This report is produced by the World Health Organization (WHO) and the Office for the Coordination of Humanitarian Affairs (OCHA), in collaboration with humanitarian partners. The next report will be issued on or around 30 November 2020.
As of 9 November, the Syrian Ministry of Health (MoH) reported 6,215 laboratory-confirmed cases, 317 fatalities, and 2,357 recoveries in Government of Syria (GoS)-controlled areas
To date, 194 cases amongst healthcare workers (HCWs) in GoS-controlled areas have been reported
In northwest Syria (NWS), as of 3 November, 7,059 confirmed cases of COVID-19 were reported, including 42 deaths
In northeast Syria (NES), 4,978 cases were confirmed as of 3 November, including 758 recoveries and 133 deaths
Areas of concern: Densely populated areas, notably Damascus/Rural Damascus, Aleppo and Homs, and those living in camps and informal settlements in NES, collective shelters throughout the country, as well as other areas, including Deir-Ez-Zor, where hostilities may make ongoing sample collection more challenging
In GoS-controlled areas of the country, 6,215 laboratory-confirmed cases have been reported by the Syrian MoH as of 9 November. Of these, seven were in Ar-Raqqa; 22 in Deir-Ez-Zor; 35 in Al-Hasakeh; 90 in Quneitra; 226 in Dar’a; 303 in Tartous; 250 in Hama; 222 in As-Sweida; 900 in Homs; 710 in Rural Damascus; 530 in Lattakia; 1,274 in Aleppo; and 1,646 in Damascus.
As of 9 November, 211 HCWs have tested positive for COVID-19 in GoS-controlled areas. Of these, 12 fatalities have been reported, while 114 cases remain active. Humanitarian actors continue to receive reports that HCWs in some areas do not have sufficient personal protective equipment (PPE). The WHO continues to lead efforts to support increased distribution of PPE where needed to ensure the protection of HCWs.
Meanwhile, the prevention of transmission in schools continues to prove a challenge as a result of overcrowded classrooms, insufficient qualified teaching personnel, and poor/damaged infrastructure. At the time of writing, 303 confirmed COVID-19 cases among school children and teachers and school personnel were reported by the Ministry of Education (MoE) including three deaths. Both WHO and UNICEF, along with Health and Education sector partners, continue to support schools in COVID-19 preventive actions, including through teacher and school health worker trainings, PPE distributions, and infection prevention and control (IPC) measures including increased water trucking and soap distributions.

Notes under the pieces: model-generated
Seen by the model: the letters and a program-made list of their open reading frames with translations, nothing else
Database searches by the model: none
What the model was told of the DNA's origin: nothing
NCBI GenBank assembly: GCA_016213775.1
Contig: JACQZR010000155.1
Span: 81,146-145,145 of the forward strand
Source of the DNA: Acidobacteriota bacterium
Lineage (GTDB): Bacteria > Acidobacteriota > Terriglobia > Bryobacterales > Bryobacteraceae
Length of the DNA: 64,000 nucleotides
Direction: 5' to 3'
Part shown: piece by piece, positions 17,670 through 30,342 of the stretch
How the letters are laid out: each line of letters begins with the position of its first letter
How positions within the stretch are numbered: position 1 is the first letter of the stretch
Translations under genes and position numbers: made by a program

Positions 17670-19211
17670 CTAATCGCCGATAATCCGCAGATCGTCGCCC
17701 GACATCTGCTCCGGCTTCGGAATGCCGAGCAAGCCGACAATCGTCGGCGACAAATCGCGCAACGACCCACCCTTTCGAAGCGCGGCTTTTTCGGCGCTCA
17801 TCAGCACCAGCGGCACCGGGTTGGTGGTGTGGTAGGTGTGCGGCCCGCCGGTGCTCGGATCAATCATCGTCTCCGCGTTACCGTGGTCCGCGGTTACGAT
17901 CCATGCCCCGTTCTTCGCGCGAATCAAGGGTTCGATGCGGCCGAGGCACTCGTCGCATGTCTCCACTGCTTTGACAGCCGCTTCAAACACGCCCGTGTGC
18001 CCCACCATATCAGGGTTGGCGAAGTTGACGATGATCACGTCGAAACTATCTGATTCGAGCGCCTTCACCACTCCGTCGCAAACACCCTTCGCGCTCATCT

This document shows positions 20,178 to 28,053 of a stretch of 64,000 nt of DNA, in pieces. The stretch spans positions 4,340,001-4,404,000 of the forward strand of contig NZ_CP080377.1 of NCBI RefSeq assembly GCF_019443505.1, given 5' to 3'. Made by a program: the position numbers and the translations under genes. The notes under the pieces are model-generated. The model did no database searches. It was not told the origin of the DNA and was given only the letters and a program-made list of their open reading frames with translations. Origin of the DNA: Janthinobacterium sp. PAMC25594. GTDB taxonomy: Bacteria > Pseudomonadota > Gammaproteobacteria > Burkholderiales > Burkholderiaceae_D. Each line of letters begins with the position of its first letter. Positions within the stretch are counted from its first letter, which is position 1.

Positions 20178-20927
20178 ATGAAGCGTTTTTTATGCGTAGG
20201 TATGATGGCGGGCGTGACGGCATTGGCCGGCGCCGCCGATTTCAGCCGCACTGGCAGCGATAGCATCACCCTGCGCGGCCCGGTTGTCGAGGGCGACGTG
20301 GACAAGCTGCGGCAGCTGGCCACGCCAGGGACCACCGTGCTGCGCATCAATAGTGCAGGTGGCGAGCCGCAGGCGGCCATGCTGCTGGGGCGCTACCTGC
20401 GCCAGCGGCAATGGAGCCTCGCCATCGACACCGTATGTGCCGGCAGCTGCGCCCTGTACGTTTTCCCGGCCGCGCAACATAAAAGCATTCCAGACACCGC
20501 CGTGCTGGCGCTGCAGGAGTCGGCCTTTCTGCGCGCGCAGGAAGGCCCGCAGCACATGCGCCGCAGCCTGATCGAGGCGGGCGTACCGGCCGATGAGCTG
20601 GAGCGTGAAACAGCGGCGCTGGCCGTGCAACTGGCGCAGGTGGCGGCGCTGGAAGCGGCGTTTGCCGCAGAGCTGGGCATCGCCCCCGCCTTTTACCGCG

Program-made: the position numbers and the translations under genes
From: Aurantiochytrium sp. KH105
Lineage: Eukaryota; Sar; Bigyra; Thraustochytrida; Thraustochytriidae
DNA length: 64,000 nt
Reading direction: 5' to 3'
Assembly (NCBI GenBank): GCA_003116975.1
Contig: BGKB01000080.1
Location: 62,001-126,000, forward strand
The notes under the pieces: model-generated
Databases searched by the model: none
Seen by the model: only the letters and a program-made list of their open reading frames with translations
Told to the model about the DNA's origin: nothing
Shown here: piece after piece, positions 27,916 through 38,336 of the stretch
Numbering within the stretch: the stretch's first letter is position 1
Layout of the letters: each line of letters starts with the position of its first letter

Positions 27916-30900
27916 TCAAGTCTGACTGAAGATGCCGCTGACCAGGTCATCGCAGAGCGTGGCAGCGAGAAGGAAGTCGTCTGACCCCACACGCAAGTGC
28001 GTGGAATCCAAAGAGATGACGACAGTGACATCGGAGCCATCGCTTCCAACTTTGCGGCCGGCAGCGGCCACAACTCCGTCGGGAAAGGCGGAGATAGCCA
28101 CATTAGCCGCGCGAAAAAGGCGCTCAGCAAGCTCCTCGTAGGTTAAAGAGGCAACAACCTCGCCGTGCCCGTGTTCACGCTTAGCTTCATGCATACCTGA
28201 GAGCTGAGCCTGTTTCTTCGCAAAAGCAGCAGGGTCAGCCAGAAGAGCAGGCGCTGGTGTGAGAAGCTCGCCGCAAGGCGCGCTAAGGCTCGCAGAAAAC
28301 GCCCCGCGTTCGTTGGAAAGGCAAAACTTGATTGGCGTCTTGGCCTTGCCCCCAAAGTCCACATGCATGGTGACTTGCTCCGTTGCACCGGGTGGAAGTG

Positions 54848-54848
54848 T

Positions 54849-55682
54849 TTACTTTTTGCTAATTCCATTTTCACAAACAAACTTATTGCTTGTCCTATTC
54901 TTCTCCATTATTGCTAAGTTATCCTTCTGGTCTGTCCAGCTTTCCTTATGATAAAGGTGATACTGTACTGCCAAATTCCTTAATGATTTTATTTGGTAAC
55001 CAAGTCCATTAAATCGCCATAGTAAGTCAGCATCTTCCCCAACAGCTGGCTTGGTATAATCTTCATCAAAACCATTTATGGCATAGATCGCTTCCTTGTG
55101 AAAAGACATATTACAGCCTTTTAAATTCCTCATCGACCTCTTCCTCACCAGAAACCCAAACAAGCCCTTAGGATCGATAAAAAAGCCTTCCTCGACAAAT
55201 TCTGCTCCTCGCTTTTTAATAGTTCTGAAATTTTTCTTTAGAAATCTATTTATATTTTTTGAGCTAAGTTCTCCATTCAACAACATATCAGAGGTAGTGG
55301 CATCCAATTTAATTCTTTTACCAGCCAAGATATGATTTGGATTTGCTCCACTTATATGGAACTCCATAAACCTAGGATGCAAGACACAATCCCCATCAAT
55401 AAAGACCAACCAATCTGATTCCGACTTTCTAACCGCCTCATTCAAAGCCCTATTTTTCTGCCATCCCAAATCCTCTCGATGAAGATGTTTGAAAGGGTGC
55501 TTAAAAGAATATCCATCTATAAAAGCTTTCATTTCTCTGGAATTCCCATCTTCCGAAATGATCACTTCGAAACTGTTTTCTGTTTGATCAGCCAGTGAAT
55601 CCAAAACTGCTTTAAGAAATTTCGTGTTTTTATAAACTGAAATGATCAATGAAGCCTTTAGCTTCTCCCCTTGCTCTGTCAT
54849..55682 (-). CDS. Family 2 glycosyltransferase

While current official numbers remain relatively low, it is clear the epidemiological situation in Syria continues to rapidly evolve and all factors. – including that the vast majority of announced cases to date have not been linked to exposure/contact with a known case – point to widespread community transmission. Since July, official numbers have risen sharply; including a peak of over 2,000 confirmed cases in August.
With limited testing facilities still a challenge, the actual number of cases may far exceed official figures, with a significant number of asymptomatic and mild cases going undetected. Contact tracing is also a particular challenge, including in more remote governorates and camps. A significant number of people with symptoms are likely not seeking testing or treatment or are obtaining private services offering homecare. This could be due to community stigma and individual reluctance to go to hospitals. This in turn makes determining the actual numbers of cases difficult to ascertain, which may increase the risk of late referral of severe/complicated cases for treatment, negatively impacting the long-term health prospects and survival of patients.